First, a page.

Note: Please bear in mind that whilst this topic does canvass opinions, it is not a fight club. You may disagree with other posters but we do ask you please to stick to our Talk Guidelines and to be civil. We don't allow personal attacks or troll-hunting. Do please report any. Thanks, MNHQ.

To think this is a bad idea from pils?

(25 Posts)
louloutheshamed Sun 10-Feb-13 09:18:21

My ds has 2 brothers, both married with dcs. Pils feel that we all don't see enough of each other and that there are not enough times when all the family are Together.

Therefore they have decided that every month or so we are all going to
Go out for Sunday lunch together. Now I
Like Sunday lunch and I get on ok with the rest of the family, but between us there are 4 dcs, aged 2.9, 2y, 21m and 4m.

I find it quite stressful going out with ds (the 2yo) for a meal as it is. He will sit happily I'm a high chair for max 45m on a good day but then twists and whines to be out and I'm finding the idea of formal Sunday lunches with 4 young dcs a bit fraught? Unless pil are on some kind of mission to I still better table manners into the gcs?

I would rather go on a day out/ picnic as a way of spending time together, so might suggest this when the weather Improves.

Iabu to think pils idea may turn out to be a bit of a disaster? Or am I being negative?

louloutheshamed Sun 10-Feb-13 09:18:46

Sorry meant dh has 2 bros not ds!!!

QOD Sun 10-Feb-13 09:20:24

For me it would be the cost too.
What about taking turns to host?
Yu could do that cheap, jacket pots?
Hmmmmm

pictish Sun 10-Feb-13 09:22:16

I think it's a great idea....but I understand your concerns.
All you have to do is pick the right venue tbh. Some places are good with families and very tolerant of bored kids.

Your idea about having a day out is very good as well, of course.

How about a bit of both? One month you have Sunday lunch in a kiddy friendly place, the next you all go to the zoo with a pack up.

Easy peasy!

I dont know I think you are being a little negative, the children wont learn to behave when eating out unless they are taken and if you go to the right sort of place (no quiet upmarket places!) then it could be a nice family tradition. DH and I take our 5 out and while it is a bit of work its still fun and totally doable.

pictish Sun 10-Feb-13 09:23:28

Although admittedly, we couldn't join in with this let's-all-spend-time-together plan, beause we have no spare cash.

pictish Sun 10-Feb-13 09:24:21

I agree 5dc - you make a pertinent point there. That is how kids learn....by doing it!

MagicHouse Sun 10-Feb-13 09:25:21

The idea of meeting quite regularly is nice, though I think it's fair enough that you don't want to do it as they've suggested - I can remember finding it stressful when my daughter was little - it's can't be that erelaxing managing 4 under threes at a meal out. What about suggesting you meet at someone's house, and cook a roast at home. Personally I would like the idea of meeting every month or so, but like you say - vary what you do - meet at someone's home, picnics, walks, park, beach days etc.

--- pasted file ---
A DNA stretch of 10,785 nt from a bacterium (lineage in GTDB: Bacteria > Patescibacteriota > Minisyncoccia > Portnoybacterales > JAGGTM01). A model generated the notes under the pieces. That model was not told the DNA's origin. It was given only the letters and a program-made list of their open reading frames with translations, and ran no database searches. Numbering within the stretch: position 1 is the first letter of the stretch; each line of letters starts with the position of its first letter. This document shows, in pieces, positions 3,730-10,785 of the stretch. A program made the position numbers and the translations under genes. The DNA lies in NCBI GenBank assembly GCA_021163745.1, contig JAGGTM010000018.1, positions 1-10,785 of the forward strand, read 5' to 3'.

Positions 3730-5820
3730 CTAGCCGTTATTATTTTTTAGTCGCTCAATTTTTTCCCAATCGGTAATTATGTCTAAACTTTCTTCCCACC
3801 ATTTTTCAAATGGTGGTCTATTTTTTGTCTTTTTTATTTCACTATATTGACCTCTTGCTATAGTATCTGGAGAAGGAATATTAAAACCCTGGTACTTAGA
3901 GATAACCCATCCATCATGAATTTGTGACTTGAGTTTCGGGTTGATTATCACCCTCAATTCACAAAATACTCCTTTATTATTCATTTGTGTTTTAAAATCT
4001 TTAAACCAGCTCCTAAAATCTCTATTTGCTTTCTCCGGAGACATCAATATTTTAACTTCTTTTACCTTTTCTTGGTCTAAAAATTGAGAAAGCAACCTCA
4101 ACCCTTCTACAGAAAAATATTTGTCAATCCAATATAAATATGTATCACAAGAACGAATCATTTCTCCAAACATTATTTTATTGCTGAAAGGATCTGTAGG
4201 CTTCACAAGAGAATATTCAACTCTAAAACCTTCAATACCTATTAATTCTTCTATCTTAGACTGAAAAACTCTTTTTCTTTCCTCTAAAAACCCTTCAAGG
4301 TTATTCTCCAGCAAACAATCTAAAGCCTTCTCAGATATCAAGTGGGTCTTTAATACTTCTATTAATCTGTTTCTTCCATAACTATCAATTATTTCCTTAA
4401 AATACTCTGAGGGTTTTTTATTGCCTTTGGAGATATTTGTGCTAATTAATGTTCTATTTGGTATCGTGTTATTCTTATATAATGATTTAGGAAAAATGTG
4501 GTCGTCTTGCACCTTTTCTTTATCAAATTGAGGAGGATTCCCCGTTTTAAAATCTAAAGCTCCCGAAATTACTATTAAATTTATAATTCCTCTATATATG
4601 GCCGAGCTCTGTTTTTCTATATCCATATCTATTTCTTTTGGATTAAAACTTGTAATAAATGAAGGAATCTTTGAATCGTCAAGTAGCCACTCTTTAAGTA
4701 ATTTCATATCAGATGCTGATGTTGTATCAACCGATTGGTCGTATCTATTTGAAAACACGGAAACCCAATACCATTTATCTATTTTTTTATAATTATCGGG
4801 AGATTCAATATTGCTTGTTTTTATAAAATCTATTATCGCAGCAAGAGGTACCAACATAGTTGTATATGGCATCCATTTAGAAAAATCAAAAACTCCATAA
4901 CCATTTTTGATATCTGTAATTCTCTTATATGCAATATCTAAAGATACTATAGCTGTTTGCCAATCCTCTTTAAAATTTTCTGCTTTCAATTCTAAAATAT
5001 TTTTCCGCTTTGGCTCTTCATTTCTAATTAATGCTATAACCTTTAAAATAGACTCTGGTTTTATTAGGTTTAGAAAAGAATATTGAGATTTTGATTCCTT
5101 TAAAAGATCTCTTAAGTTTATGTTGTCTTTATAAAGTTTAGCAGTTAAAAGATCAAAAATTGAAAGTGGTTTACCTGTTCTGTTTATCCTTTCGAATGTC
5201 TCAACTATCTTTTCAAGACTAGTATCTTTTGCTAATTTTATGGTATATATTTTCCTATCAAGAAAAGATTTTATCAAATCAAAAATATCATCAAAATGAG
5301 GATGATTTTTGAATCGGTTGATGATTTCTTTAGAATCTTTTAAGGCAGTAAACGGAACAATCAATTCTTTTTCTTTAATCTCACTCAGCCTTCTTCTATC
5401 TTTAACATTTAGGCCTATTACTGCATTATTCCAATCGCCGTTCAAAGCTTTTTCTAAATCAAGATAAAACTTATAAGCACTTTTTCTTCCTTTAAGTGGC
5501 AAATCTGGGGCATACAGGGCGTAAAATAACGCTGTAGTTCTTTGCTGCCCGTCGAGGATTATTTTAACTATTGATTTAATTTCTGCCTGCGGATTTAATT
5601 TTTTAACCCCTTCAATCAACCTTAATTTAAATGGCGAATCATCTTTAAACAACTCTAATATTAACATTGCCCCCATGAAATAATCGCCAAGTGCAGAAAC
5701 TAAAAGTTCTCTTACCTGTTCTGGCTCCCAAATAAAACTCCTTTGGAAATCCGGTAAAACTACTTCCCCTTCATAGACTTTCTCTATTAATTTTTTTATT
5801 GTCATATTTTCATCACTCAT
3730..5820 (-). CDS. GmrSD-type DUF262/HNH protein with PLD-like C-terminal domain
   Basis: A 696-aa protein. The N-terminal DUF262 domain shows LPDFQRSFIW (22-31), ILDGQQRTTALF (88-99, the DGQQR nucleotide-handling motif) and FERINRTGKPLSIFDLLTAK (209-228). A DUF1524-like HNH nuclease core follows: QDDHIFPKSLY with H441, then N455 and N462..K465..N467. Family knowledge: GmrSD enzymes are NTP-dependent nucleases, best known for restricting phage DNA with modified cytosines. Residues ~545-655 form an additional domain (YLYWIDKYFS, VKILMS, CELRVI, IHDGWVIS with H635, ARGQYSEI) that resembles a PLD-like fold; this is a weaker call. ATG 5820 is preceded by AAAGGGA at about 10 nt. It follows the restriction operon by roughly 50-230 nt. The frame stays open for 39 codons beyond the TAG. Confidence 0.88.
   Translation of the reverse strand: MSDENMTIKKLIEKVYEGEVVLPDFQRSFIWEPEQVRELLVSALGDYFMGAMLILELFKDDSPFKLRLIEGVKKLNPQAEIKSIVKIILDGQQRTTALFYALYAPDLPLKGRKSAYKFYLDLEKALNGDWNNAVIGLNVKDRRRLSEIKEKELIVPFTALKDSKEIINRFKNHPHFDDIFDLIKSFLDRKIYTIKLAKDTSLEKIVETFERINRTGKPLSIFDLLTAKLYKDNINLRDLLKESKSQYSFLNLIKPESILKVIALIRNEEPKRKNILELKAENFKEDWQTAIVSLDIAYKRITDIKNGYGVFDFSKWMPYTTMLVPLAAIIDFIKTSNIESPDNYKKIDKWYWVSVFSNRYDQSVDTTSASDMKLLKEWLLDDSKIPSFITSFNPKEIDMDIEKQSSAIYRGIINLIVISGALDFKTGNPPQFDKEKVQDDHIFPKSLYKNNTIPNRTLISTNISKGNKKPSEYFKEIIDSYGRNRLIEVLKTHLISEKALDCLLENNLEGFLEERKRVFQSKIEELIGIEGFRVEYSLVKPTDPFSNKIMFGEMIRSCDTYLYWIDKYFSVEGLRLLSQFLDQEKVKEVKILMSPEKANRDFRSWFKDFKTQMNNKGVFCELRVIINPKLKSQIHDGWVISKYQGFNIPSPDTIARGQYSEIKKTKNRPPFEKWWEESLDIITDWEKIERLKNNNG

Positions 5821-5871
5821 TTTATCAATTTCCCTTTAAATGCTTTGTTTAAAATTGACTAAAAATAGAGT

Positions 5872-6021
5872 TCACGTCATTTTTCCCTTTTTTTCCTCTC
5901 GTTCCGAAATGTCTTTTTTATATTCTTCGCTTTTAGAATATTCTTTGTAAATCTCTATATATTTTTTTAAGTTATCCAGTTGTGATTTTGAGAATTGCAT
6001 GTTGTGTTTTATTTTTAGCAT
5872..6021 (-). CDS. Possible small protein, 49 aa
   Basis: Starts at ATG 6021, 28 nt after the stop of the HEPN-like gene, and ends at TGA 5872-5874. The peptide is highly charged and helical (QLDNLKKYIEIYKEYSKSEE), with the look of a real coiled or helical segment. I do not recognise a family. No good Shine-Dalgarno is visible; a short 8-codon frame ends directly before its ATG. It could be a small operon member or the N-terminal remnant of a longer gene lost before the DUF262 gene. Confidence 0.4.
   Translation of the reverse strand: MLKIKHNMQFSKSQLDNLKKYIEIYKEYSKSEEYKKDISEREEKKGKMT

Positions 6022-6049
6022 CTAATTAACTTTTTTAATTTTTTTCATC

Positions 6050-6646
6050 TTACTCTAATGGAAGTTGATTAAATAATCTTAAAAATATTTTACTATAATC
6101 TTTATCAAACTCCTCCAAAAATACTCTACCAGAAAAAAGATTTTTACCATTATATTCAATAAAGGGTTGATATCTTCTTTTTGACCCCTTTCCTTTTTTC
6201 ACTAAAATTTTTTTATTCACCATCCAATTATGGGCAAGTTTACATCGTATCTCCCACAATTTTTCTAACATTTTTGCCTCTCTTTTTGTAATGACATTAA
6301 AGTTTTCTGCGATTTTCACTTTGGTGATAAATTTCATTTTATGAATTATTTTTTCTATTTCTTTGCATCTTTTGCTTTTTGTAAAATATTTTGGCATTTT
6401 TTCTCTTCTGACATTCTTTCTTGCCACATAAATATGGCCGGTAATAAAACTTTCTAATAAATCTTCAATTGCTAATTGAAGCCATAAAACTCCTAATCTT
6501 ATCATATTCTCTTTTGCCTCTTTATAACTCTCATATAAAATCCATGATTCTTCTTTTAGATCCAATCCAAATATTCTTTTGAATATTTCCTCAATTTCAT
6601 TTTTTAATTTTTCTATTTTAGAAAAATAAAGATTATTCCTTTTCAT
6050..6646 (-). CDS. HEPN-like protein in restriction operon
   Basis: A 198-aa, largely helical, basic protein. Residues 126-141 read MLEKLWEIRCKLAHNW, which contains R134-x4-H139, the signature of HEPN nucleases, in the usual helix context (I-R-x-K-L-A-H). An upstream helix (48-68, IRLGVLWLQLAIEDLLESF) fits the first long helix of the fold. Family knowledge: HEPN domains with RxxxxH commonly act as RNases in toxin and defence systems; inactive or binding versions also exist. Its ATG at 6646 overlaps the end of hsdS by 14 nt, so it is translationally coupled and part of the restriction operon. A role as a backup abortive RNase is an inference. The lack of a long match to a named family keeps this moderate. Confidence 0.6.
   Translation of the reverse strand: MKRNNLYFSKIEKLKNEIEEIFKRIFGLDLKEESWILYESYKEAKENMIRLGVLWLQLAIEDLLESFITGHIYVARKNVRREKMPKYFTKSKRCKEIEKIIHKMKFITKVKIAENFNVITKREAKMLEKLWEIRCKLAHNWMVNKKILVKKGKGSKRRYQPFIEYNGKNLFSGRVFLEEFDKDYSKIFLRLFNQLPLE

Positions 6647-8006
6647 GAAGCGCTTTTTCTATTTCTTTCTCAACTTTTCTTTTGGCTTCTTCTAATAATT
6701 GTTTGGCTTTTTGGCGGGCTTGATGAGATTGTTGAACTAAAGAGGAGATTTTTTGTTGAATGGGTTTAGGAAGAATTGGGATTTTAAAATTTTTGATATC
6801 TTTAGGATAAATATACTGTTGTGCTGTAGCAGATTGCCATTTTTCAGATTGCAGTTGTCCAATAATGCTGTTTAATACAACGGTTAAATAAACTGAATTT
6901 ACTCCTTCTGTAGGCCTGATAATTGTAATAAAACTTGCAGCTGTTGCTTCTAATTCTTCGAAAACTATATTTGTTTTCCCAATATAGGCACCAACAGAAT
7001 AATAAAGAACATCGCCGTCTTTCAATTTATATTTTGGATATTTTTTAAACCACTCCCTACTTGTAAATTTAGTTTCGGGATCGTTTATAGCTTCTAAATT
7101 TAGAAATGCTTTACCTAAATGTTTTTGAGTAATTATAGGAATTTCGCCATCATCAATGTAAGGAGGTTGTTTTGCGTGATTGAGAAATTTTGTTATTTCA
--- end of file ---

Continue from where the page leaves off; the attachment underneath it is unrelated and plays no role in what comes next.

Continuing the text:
Tee2072 Sun 10-Feb-13 09:25:26

I wouldn't do it due to the cost. I think that kids need to learn to eat in restaurants at a young age.

Bring toys and colouring things to keep them entertained.

Take for a walk while waiting for food.

There's a lot of ways to do it, if you really want to.

Why don't you chose a restaurant with a play area, after a few visits the children will get used to the new situation and it will get less stressful. Take a little bag with you for each of the children containing things they can play with at the table, colouring pencils paper.... Try it, there are harder things to do with small children! smile

Megatron Sun 10-Feb-13 09:27:10

YANBU at all. When other people tell me how to spend my and my family's time it really gets my goat. My MIL went through a stage of orchestrating times for us all to be together every few weeks and it was a disaster. Now, two of his brothers don't speak to each other at all, and one of them has no contact with his mother either. We all felt very under pressure and previously everyone had pretty good relationships.

If you want to spend more time with them then great, arrange something that suits you all and if that's monthly that's fine. If not, arrange something when you and your DH's brother want to.

Bobyan Sun 10-Feb-13 09:27:29

It completely depends on your child, my DS could never have sat through a meal at age 2 in a restaurant for more than 45 minutes, my Dd on the other hand would love it...

DontmindifIdo Sun 10-Feb-13 09:32:21

right now at 3, DS wouldn't sit still for that long at the table nicely. I could take things to distract him, have DH walk him round a restaurant to use up energy/keep him entertained waiting for food etc, but generally, eating out is a stressful, not pleasant experience right now with him. (He used to be better, we're working on it again). The level of stressfulness depends on his mood on a particular day, if I can see he's in a 'hard work' mood, I'd not dream of going out for lunch with him, other days it's worth trying. If it's a regular date with others, i'd find it hard work if he's in a bad mood.

It might be better to have meals at each other's houses for now, then going out for picnics etc when the weather is good.